- Which new forms of love or loving experience have emerged in the recent years, how do they relate to traditional forms of love and how are they practiced and experienced in relation with race, class, gender (e.g. Polyamory, Confluent Love vs romantic love)?
- How love relates to the senses and how these are socially constructed as dispositions which affect our relation to others.
- How love and love power could have an impact in egalitarian relations and the construction of a different society?
Making Sense of PlaceSession Organizer
Phillip VANNINI, Royal Roads University, Canada, Phillip.Vannini@RoyalRoads.ca
Session in English
Place is a type of situated affect or feeling, a mode of active, sensory engagement,” a way of being in touch with space. Making sense of place is the shaping of how we dwell in space, of how we become socialized to understand and appreciate its sounds, sights, textures, flavors, and scents. Making sense of place is how our orientations to movement, rest, and encounter, allow us to sense the speeds and rhythms of where we are. Thus place is the sum total of the sensations space gives rise to, the cumulative incorporation of those feelings carved into soils, skies, and shores, and the embodiment of its affective spaces on its dwellers.
We invite contributions to this session that help us make sense of how we apprehend and build places through all of our senses, in different worldly spaces and at different historical and present times.
Performing Arts and the SensesSession Organizer
Florence FIGOLS, Concordia University, Canada, email@example.com
Session in English
Artistic practices are related to specific sensory codes, norms and values shaped by history, nature/culture and the socio-political milieu. They enhance multi-sensorial experiences that promote social bonding as much as differences among social class. How do the performing and visual arts, by sharing sensory experiences, overcome or reinforce social inequalities? What are the sensorial implications and alterations in the division between fine and popular arts, experimental or traditional practices, arts in the city or in rural settings, doing it or looking at it? How does art, through the engagement of the senses and participative practices, blurs social boundaries fostering integration and empowerment?
Through which sensorial processes are cultural knowledge and aesthetic experiences transmitted? How are these practices communicated from one generation to the next ? How do aesthetic transgressions disturb the sensorial expectations and, consequently, the social order? Are ‘sensory alterations’ perceived as actions to generate social change or as a violation of the tradition?
Migration and technology contribute to the global circulation of traditional, popular and fine arts. Does cultural globalization enhance or hinder sensorial diversity and social equality? Does it contribute to the richness of the sensorial life, cross-feeding art propositions and experiencing other cultures, or does it contribute to the disappearance of the sensorial uniqueness of a traditional art practice? How are perception and “sense-scape” modified or recreated through the reproduction, dissemination and re-localising of artistic forms?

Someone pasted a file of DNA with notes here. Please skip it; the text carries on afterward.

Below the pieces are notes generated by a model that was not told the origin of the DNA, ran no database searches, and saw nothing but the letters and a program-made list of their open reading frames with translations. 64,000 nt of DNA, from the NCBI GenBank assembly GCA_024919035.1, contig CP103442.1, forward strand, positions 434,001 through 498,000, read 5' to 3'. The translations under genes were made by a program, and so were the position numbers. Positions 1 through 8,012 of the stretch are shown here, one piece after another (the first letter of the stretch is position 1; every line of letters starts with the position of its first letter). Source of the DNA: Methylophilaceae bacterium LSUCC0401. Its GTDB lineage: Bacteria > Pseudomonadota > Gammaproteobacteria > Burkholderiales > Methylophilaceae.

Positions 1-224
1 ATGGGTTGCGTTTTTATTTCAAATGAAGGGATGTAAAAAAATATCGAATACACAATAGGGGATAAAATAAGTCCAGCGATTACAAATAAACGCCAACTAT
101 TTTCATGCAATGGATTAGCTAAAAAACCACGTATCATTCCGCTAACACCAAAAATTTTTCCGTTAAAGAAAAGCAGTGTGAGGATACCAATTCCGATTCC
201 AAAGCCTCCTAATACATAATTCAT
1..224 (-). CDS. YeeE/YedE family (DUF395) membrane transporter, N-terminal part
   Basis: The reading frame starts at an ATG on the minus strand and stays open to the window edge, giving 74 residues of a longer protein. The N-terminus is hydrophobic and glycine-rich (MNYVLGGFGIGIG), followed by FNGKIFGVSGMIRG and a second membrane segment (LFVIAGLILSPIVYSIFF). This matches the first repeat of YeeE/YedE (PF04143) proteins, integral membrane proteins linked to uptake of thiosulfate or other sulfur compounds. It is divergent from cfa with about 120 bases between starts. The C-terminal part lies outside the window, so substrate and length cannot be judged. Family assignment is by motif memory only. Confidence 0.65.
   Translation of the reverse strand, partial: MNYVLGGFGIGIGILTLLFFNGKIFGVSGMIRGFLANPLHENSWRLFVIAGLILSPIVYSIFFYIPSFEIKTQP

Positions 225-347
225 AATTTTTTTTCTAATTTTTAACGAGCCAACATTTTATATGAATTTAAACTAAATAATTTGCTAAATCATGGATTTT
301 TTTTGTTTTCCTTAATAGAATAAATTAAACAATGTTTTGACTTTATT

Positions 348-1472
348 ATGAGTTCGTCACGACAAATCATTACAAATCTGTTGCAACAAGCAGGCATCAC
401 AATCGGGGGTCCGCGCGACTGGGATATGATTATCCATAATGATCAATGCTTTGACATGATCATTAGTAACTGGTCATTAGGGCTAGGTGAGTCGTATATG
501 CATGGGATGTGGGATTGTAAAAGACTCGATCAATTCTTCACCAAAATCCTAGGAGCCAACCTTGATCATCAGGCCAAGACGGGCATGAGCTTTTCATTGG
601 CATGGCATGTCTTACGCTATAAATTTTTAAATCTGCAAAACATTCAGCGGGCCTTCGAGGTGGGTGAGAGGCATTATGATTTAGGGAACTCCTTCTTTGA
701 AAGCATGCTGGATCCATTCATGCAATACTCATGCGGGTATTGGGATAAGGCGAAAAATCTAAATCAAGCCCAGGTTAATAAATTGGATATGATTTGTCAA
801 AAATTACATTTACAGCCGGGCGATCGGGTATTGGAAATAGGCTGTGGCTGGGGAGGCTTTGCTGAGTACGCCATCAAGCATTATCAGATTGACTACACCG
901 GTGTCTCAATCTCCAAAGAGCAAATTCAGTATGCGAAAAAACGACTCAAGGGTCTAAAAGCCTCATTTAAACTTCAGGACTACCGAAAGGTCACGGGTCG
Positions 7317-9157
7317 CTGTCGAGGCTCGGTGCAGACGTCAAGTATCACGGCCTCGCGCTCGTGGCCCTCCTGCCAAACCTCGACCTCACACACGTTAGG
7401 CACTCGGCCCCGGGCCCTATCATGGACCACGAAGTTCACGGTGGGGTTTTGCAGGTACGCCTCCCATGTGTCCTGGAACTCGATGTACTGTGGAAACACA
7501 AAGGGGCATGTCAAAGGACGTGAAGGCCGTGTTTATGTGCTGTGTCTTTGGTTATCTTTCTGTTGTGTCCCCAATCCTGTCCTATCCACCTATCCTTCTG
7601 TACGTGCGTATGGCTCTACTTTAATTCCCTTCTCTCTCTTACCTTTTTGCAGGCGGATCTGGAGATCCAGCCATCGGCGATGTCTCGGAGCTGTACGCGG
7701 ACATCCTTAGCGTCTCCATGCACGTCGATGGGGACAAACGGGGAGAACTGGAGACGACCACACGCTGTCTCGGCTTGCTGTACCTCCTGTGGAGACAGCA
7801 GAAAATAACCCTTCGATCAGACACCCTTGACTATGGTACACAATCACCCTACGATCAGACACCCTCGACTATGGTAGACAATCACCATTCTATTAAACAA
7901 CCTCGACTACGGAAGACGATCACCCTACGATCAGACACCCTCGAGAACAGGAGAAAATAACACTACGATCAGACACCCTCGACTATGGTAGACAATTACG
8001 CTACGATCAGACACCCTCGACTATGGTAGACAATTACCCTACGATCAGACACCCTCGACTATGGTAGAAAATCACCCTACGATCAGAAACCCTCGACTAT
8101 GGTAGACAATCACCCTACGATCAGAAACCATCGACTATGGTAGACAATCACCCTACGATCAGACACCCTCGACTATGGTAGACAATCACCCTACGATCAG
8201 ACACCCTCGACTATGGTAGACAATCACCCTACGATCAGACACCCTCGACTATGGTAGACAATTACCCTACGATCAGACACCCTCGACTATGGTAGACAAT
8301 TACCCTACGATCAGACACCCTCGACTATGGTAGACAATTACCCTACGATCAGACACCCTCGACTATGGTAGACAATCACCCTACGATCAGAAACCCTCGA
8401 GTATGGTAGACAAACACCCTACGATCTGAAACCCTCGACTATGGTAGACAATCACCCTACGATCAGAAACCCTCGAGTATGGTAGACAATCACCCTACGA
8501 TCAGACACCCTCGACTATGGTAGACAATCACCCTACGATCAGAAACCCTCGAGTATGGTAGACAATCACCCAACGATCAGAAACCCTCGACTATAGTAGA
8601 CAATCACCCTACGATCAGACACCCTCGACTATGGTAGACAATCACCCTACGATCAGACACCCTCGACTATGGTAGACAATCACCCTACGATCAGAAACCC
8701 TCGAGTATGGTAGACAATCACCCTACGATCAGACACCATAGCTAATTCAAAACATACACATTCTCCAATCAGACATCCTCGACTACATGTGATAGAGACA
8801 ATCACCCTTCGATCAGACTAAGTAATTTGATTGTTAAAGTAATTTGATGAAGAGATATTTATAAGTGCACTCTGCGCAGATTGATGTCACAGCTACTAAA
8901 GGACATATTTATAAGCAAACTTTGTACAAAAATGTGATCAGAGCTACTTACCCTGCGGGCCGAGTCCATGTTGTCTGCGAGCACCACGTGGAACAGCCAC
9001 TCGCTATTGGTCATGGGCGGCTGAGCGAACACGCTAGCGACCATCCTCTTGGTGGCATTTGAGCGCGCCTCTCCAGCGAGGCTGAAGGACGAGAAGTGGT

Papers on music, dance, drama, visual and interdisciplinary art forms from western, non-western, traditional or popular culture are welcome including intercultural collaboration, art activism, site-specific, installations, rituals, sacred art, eco-art and any other marginalized practices.
TG07 Business Meeting
Urban Food CulturesSession Organizer
Emma FELTON, Queensland University of Technology, Australia, firstname.lastname@example.org
Session in English
Everyday urban experience for many is increasingly virtual and digital, mediated by internet communication technologies across the spheres of work and leisure. In what may be considered one of the counterweights to the digitization of quotidian life, is the hyper-development of food cultures, offering actors sensory, varied and de-territorialized gastronomic experiences with cafes and restaurants playing a central role in the distinction of cities.
The intersection of food and the senses allows us to explore the boundaries of inside and outside, private and public, individual and collective. Food is also a key component of ritual, typically understood as stimulating sensory experience and related to social values. The production and consumption of food carries cultural meaning (Levi-Strauss) and has social, economic and gender implications.
This session calls for papers that interrogate the role of food and food cultures in the urban context and may encompass themes such as: food as a sensory and social phenomenon, the de-territorialization of food cultures, urban food practices, urban food farms and sustainability, street food in the global south, globalization of food and its implications, the public gourmand, taste distinctions, the ascendency of café culture, food rituals such as food exchange and sharing, national food practices and their gender, economic and social implications.